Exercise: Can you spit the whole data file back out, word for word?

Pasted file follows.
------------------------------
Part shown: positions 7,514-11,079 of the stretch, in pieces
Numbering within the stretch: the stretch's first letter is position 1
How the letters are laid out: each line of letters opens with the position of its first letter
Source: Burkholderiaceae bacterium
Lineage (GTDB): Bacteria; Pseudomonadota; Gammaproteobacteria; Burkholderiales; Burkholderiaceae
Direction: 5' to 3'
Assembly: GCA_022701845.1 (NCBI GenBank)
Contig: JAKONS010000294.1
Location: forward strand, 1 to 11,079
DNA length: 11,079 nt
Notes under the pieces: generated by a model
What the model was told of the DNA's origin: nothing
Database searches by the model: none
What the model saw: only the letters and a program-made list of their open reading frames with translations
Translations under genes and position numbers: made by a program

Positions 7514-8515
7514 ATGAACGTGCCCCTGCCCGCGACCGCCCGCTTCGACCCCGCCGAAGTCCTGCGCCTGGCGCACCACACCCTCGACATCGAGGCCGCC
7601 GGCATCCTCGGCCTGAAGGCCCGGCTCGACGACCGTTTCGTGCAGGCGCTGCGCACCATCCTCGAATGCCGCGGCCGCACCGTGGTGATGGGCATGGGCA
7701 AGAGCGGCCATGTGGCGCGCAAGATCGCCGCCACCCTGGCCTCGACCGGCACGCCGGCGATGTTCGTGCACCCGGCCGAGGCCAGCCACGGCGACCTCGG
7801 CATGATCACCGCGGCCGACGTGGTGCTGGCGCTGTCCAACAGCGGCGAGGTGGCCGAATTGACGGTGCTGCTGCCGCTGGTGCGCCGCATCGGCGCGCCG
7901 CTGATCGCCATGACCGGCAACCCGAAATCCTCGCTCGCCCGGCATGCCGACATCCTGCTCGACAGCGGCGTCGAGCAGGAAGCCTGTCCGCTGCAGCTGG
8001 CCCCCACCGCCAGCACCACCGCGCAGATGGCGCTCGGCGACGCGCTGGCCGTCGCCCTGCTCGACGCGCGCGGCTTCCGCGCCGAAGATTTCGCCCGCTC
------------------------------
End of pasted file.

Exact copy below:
Part shown: positions 7,514-11,079 of the stretch, in pieces
Numbering within the stretch: the stretch's first letter is position 1
How the letters are laid out: each line of letters opens with the position of its first letter
Source: Burkholderiaceae bacterium
Lineage (GTDB): Bacteria; Pseudomonadota; Gammaproteobacteria; Burkholderiales; Burkholderiaceae
Direction: 5' to 3'
Assembly: GCA_022701845.1 (NCBI GenBank)
Contig: JAKONS010000294.1
Location: forward strand, 1 to 11,079
DNA length: 11,079 nt
Notes under the pieces: generated by a model
What the model was told of the DNA's origin: nothing
Database searches by the model: none
What the model saw: only the letters and a program-made list of their open reading frames with translations
Translations under genes and position numbers: made by a program

Positions 7514-8515
7514 ATGAACGTGCCCCTGCCCGCGACCGCCCGCTTCGACCCCGCCGAAGTCCTGCGCCTGGCGCACCACACCCTCGACATCGAGGCCGCC
7601 GGCATCCTCGGCCTGAAGGCCCGGCTCGACGACCGTTTCGTGCAGGCGCTGCGCACCATCCTCGAATGCCGCGGCCGCACCGTGGTGATGGGCATGGGCA
7701 AGAGCGGCCATGTGGCGCGCAAGATCGCCGCCACCCTGGCCTCGACCGGCACGCCGGCGATGTTCGTGCACCCGGCCGAGGCCAGCCACGGCGACCTCGG
7801 CATGATCACCGCGGCCGACGTGGTGCTGGCGCTGTCCAACAGCGGCGAGGTGGCCGAATTGACGGTGCTGCTGCCGCTGGTGCGCCGCATCGGCGCGCCG
7901 CTGATCGCCATGACCGGCAACCCGAAATCCTCGCTCGCCCGGCATGCCGACATCCTGCTCGACAGCGGCGTCGAGCAGGAAGCCTGTCCGCTGCAGCTGG
8001 CCCCCACCGCCAGCACCACCGCGCAGATGGCGCTCGGCGACGCGCTGGCCGTCGCCCTGCTCGACGCGCGCGGCTTCCGCGCCGAAGATTTCGCCCGCTC